Have you ever felt overwhelmed? So much to do, yet so little time. Our stress level rises. Tension mounts. We try to step back and assess the big picture and that just creates even more stress as we think, “I’ll never be able to do all of this.” When we feel the pressure of being overwhelmed we often react to our feeling state (anxiety, panic), and that can result in poor choices of what we do next and how we use our time.
I’m no stranger to feeling overwhelmed. I travel regularly, and find that travel creates opportunities for overwhelmingness on both the front and back end. I’m overwhelmed with everything that has to be done before I go. And then, after an absence of 7 or 8 days, I’m overwhelmed with what’s waiting for me when I return.
Some people, when faced with such circumstances, make lists. Lists can be useful, but they also present several potential pitfalls:
- Making a list can become a way to avoid actually doing the things that need doing;
- When faced with a long list we tend to do what is quick and easy and what we know how to do. We also tend to favor tasks we enjoy while sending those we don’t enjoy to the back of the line.
Here’s an alternative to the traditional list making approach. It’s more of a triage approach, but uses four categories, rather than three. It’s based on a simple and rather time-tested concept of tasks being important and/or urgent. Here’s how it works:
You’re thinking about everything that you have to do and feeling a bit overwhelmed. Take out a large sheet of paper and divide it into four quadrants as I’ve done below: The vertical axis represents the idea of “importance.” The horizontal axis represents the idea of urgency. When you marry these concepts you get four categories :
Now think about what needs to be done and place each task in one of these quadrants. What makes something important? Consider the task from a long term standpoint. Will getting this done be seen as meaningful and significant one year from now? Two years from now? Does the task relate to your fundamental values and goals? Is there a great risk or cost to not doing this task? Your income tax return may be important because not doing it creates a reasonably high risk. Setting up a party for your dad’s 80th birthday may be important because it may be valued and remembered for years to come. As you sort through your tasks, you’ll have to make some value judgments about what’s important and what isn’t.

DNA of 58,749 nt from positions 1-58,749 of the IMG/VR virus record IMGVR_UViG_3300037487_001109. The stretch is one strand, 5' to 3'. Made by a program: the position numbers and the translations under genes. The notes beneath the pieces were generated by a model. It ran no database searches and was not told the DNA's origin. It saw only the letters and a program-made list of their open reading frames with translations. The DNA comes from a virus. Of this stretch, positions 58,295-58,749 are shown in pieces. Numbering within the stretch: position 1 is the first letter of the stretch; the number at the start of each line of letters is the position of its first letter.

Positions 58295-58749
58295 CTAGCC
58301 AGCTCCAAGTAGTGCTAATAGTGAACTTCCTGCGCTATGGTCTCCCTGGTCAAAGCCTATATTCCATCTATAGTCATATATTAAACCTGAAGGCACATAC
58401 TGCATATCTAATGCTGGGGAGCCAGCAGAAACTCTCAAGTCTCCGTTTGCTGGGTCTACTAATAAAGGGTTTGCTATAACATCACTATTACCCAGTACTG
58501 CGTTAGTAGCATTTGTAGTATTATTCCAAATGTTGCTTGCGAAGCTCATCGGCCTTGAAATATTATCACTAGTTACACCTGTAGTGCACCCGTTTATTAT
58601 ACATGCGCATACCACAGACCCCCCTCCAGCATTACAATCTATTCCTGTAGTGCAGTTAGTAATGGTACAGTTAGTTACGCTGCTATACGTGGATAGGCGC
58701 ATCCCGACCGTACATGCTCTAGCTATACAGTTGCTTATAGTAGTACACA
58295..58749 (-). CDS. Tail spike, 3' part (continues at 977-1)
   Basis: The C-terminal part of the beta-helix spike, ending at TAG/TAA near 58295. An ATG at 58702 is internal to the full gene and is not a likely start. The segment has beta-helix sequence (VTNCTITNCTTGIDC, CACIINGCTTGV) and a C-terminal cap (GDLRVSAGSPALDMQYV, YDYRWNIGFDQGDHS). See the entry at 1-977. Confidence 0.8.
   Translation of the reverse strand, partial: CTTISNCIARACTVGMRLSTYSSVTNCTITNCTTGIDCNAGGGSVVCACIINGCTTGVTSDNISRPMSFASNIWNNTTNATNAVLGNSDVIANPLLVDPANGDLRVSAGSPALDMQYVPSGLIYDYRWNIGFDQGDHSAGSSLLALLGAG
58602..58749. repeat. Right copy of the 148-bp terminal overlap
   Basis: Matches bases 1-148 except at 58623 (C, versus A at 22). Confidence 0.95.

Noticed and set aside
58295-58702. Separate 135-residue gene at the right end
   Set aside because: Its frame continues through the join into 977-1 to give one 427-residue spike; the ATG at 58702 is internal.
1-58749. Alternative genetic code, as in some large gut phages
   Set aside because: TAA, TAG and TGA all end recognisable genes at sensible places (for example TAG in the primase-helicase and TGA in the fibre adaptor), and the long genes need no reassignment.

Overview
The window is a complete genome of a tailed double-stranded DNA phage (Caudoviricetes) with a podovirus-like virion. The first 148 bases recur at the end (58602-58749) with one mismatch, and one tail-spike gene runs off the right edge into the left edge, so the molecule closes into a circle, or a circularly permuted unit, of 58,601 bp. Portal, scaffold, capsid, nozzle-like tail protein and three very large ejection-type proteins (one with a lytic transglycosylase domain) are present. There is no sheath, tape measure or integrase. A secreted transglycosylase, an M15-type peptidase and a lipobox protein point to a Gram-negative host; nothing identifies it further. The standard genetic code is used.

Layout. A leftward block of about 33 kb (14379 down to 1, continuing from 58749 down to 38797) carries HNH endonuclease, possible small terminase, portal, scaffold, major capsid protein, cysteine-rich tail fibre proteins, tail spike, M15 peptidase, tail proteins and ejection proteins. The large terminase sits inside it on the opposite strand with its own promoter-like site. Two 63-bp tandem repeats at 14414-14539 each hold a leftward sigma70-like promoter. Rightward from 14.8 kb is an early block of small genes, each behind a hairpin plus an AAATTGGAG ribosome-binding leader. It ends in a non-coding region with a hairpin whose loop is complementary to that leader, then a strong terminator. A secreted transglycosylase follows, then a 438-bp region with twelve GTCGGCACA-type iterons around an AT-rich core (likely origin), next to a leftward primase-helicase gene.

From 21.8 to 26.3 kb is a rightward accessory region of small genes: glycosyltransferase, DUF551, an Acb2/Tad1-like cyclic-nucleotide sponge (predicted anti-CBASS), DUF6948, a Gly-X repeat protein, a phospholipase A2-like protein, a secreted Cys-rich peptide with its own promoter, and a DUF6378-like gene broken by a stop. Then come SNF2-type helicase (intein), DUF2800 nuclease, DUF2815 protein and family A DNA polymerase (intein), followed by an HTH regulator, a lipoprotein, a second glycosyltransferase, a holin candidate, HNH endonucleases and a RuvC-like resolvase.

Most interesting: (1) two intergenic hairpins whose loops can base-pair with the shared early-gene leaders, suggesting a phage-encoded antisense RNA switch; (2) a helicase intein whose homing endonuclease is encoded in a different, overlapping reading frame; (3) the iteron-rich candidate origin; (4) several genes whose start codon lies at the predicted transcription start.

Urgency is a different question. The urgent stuff often crowds out the important stuff. Urgency is the email that just popped into your box or the phone ringing. It’s the person who needs something from you right away. Urgency is often felt as a pull to something that isn’t very important; the need to check the news on your computer or call a friend on your cell phone.
Some of your tasks are both urgent and important. These require immediate attention. Our biggest problem areas are usually tasks that are important, but not urgent (Quadrant 2). These tasks often get the least attention. Having no deadline, and absent a sense of crisis, we simply put them off while we attend to the other 3 quadrants.
But to make our lives more meaningful and more productive, we need to shift energy away from the urgent and towards the important. Consider it from another perspective – if there are tasks to be left undone, would you rather they be those that are important or those that are urgent? For many of us, the graveyard of unfinished or unstarted tasks is mostly populated by the important-but-non-urgent.
Once you have sorted through your overwhelming list of things to do, you need to start doing it. For the next 24 hours, don’t give any time and energy to anything that isn’t listed as important. If you finish something, cross it off the list. If you work on something, but don’t finish it, put a small check next to it to show that you spent some time moving forward. Devote yourself to what is truly important.
We are programmed into thinking that action is valued based on quantity. There may be a brief moment of satisfaction in seeing great numbers of items checked off your to-do list each day. But we’re simply confusing being busy with being productive. It’s not how much we’re doing, but what we’re doing that will ultimately contribute to our sense of fulfillment and meaning.
The other day my kids came home from school and our family sat in the living room and briefly shared the highlights of our day. My highlight was playing a game of ping pong on the deck outside with my wife. I didn’t expect it to be the highlight. I even lost. But for 15 minutes we hit a little plastic ball under a late summer sun, surrounded by a symphony of birds and layers of hazy green mountains. We laughed and joked and playfully chided one another as we traded volleys. Nothing could be less urgent. And yet, very little is more important than my marriage.
Today, I hope we can play again. As I reflect on my marriage, my life and my time, a few minutes of ping pong with my wife seems somewhat important. Since I lost yesterday, the chance for a rematch has an added sense of urgency to it, as well.
Playing ping pong isn’t necessarily an antidote to feeling overwhelmed. But clarity of what’s important can lead to purposeful action. And action devoted to that which is truly important helps you sweep aside the clutter or urgency; leaving you with a sense of fulfillment that you are doing exactly what you need to do.
Gregg Krech is the Director of the ToDo Institute in Vermont and author of several books including Naikan: Gratitude, Grace and the Japanese Art of Self-reflection. He will be conducting the distance learning course, A Month of Self-reflection, beginning November 1, 2008.Tags: anxiety Professional Members